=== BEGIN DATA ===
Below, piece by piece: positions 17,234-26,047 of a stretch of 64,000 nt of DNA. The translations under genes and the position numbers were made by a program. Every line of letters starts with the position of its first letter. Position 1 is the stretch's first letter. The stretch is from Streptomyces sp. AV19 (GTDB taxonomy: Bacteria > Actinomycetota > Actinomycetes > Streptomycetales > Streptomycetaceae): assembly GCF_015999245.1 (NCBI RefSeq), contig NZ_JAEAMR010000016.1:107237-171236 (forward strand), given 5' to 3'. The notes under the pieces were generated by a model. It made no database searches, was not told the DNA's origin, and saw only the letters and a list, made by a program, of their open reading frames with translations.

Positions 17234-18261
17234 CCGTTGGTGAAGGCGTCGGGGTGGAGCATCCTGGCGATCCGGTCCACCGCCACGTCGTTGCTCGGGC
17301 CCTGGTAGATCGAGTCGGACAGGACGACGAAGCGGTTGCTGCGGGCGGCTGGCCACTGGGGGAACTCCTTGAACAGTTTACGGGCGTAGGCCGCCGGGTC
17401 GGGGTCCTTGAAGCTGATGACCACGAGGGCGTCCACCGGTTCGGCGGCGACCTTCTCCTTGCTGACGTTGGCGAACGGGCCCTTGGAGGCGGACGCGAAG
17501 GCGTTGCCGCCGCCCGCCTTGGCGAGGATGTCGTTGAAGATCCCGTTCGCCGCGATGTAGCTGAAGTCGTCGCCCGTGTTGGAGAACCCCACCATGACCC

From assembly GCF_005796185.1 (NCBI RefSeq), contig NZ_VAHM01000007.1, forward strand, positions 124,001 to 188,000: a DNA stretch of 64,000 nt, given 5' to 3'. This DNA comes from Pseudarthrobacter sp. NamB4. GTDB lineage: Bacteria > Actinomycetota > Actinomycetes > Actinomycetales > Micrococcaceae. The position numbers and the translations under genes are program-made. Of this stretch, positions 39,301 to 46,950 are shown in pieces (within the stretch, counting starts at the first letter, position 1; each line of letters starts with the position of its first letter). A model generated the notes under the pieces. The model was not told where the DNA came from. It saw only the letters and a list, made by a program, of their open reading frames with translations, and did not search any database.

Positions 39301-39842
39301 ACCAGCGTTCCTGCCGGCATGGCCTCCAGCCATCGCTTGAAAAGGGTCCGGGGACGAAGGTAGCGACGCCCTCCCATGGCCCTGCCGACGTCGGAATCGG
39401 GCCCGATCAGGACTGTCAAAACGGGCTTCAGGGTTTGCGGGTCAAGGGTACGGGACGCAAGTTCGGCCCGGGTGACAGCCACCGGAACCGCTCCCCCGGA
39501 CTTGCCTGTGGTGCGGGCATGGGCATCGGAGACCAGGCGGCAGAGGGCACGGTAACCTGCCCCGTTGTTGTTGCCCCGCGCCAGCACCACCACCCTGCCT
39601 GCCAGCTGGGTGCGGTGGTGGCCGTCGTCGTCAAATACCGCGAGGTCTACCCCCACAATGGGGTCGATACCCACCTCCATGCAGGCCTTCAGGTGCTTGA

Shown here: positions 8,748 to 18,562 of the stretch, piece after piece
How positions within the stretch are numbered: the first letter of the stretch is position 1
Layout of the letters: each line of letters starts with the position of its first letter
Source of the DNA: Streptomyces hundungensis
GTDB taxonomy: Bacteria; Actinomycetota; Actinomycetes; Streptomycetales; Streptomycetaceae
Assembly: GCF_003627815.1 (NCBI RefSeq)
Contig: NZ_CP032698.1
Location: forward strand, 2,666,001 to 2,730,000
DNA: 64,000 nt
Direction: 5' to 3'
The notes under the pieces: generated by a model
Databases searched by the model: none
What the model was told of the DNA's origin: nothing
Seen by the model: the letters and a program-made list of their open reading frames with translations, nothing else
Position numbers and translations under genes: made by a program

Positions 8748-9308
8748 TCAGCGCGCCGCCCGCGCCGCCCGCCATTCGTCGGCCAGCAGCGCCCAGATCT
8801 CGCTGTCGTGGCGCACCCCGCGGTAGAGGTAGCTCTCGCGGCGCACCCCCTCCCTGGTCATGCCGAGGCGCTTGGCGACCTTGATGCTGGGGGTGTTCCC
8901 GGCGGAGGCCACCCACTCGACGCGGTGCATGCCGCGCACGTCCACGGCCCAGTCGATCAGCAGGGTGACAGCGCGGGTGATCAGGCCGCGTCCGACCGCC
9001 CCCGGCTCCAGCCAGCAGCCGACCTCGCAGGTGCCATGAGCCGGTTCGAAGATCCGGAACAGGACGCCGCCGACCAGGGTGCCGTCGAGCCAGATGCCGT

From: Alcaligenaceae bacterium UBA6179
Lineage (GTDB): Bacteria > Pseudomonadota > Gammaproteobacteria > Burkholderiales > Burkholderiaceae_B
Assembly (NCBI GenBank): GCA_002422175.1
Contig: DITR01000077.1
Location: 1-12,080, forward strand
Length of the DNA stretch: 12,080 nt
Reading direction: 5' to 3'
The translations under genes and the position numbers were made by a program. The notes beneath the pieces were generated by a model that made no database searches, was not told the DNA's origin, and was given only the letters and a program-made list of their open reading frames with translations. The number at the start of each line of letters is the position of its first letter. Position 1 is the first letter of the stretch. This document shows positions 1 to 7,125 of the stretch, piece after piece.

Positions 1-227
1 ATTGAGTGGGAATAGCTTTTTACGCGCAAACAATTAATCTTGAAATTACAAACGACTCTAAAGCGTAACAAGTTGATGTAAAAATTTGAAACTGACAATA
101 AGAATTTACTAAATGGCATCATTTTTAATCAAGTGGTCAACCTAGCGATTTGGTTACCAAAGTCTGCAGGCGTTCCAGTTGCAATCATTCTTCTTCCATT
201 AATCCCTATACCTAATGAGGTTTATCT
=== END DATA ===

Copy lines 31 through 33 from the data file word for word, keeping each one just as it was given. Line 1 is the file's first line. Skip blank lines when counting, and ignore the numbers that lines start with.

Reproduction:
8901 GGCGGAGGCCACCCACTCGACGCGGTGCATGCCGCGCACGTCCACGGCCCAGTCGATCAGCAGGGTGACAGCGCGGGTGATCAGGCCGCGTCCGACCGCC
9001 CCCGGCTCCAGCCAGCAGCCGACCTCGCAGGTGCCATGAGCCGGTTCGAAGATCCGGAACAGGACGCCGCCGACCAGGGTGCCGTCGAGCCAGATGCCGT

From: Alcaligenaceae bacterium UBA6179